|Healthy Life Style, BDNF and Neuroplasticity||| Print ||
Posted May 6, 2012 by LaVonne Goodman, M.D.
Why is a healthy life style important in HD? A big part of the answer includes BDNF, the "Mircle Gro" chemical for the brain, and a complicated process called neuroplasticity, both of which are enhanced by healthy life style factors. The "plasticity" part of neuroplasticity refers to capacity to change, similar to how plastic is malleable and can be made into many shapes. Similarly, neuroplasticity describes the ability of nerve cells to change -- based on various forces -- by making new, or stronger connections to other nerve cells in the brain. This is the brain process that makes learning and memory possible. And vitally important in brain diseases, neuroplasticity is a process that can preserve brain function while damage occurs -- at least for a while.
Neuroplasticity in HD: The Battle: There is a constant battle regarding neuroplasticity in HD. On one side is mutant huntingtin protein that, in ways not yet known, can weaken the forces of neuroplasticity. The other side is a protective force that is active very early in HD. We know this because brain imaging studies show that specific types of nerve cell damage occur long before HD symptoms begin. Or said another way, neuroplastic forces are at work to compensate by forming new connections that detour around damaged areas. And while the detour may not be as good as the original path, it works effectively for a long time. The very good news is that a healthy life style will make stronger detours around the areas of brain most damaged by HD, and tip the BDNF and neuroplasticity balance to the good side.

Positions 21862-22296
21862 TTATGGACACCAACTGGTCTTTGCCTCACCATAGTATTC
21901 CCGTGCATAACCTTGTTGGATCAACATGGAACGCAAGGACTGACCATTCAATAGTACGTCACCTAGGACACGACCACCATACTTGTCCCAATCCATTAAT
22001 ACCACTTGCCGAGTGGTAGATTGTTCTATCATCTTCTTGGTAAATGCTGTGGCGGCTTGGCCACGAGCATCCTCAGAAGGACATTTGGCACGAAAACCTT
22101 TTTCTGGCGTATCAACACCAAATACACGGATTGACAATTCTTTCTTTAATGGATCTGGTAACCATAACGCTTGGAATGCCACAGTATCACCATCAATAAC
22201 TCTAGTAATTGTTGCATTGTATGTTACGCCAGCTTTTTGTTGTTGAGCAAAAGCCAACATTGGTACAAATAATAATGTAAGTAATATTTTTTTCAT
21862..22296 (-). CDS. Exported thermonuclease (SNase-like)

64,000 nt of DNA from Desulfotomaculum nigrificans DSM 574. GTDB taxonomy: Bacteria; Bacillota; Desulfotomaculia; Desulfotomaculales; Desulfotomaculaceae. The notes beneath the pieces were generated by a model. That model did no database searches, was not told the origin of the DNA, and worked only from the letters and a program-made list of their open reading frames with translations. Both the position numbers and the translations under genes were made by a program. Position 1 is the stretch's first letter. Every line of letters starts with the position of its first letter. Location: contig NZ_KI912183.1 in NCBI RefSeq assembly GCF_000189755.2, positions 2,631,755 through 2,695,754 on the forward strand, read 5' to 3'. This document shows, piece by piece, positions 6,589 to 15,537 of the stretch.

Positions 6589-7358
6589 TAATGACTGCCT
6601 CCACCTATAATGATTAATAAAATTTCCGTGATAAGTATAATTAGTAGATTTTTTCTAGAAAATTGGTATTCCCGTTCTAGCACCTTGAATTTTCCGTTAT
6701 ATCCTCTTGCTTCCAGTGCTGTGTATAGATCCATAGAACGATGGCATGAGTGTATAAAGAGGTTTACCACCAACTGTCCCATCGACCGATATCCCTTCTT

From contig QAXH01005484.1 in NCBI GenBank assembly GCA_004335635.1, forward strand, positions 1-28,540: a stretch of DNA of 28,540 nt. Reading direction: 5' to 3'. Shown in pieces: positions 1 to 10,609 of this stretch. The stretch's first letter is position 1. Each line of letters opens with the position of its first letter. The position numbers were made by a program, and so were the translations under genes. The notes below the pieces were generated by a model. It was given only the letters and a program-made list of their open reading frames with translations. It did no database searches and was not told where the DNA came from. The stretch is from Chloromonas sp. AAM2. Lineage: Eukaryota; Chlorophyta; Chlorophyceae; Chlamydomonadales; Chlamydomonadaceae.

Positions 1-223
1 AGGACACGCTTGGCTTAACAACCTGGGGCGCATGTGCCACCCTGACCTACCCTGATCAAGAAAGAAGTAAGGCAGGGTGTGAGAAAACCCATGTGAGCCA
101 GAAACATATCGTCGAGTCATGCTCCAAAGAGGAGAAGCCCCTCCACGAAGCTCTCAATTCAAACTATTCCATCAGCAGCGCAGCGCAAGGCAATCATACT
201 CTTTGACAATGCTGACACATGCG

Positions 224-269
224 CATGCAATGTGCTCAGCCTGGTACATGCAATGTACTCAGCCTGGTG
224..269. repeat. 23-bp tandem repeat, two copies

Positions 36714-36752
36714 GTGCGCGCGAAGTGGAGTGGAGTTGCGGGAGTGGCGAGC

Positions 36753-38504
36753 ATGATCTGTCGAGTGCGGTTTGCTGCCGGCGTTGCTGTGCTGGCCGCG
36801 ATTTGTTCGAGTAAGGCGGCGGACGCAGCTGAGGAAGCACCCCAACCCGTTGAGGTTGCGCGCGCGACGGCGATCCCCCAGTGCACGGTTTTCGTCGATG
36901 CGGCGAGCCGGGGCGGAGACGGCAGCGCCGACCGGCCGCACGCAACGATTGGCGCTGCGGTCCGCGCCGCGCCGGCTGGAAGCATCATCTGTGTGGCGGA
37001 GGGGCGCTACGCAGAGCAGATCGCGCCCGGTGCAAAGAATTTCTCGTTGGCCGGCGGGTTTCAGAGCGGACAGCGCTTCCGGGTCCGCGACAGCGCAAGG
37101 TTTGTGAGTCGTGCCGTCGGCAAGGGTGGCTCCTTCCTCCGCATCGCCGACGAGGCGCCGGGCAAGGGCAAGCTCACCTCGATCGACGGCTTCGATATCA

What healthy life style factors? Healthy life style factors include exercise, sleep, diet, social and intellectual experience, and stress reduction. There is increasing scientific evidence that each of these factors can increase BDNF and neuroplasticity, and that combining factors increases it more. The other good news is that working on one factor makes others easier. For instance, good sleep gives us more energy to exercise, and in turn exercise improves sleep and reduces stress.
But does a healthy life style work in HD? The evidence says yes. Studies show that higher degrees of exercise (physical and mental) are correlated with delay of onset of symptoms by as much as 4.6 years [Trembath 2010], and in other study that disease progression measures stabilized over a 2 year period with intensive intermittent combined therapy [Zinzi 2007]. We can probably trust these results as true, because similar levels of benefit are seen in aging [Nemati Karimooy 2012], and in other neurodegenerative diseases like Alzheimer's [Venturelli 2011] and Parkinson's [Ahlskog 2011].
Author's comments: Like a constant battle between good and evil, in HD there is a molecular level battle between protective neuroplasticity forces and destructive mutant protein toxicity. Healthy life style with its extra doses of BDNF can tip the balance to protection, at least for a while. Think of it this way, if HD had a drug that gave more years of good life, we'd all be running to get it. Until then, let's get our daily BDNF "Miracle Gro" by working -- every day -- on a healthy life style.
Trembath MK, Horton ZA, Tippett L, Hogg V, Collins VR, Churchyard A, Velakoulis D, Roxburgh R, Delatycki MB. A retrospective study of the impact of lifestyle on age at onset of Huntington disease. Mov Disord 2010 Jul 30;25(10):1444-50. PubMed abstract
Zinzi P, Salmaso D, De Grandis R, Graziani G, Maceroni S, Bentivoglio A, Zappata P, Frontali M, Jacopini G. Effects of an intensive rehabilitation programme on patients with Huntington's disease: a pilot study. Clin Rehabil 2007 Jul;21(7):603-13. PubMed abstract
Nemati Karimooy H, Hosseini M, Nemati M, Esmaily HO. Lifelong physical activity affects mini mental state exam scores in individuals over 55 years of age. J Bodyw Mov Ther 2012 Apr;16(2):230-5. PubMed abstract
Venturelli M, Scarsini R, Schena F. Six-month walking program changes cognitive and ADL performance in patients with Alzheimer. Am J Alzheimers Dis Other Demen 2011 Aug;26(5):381-8. PubMed abstract
Ahlskog JE. Does vigorous exercise have a neuroprotective effect in Parkinson disease? Neurology 2011 Jul 19;77(3):288-94. PubMed abstract
|< Prev||Next >|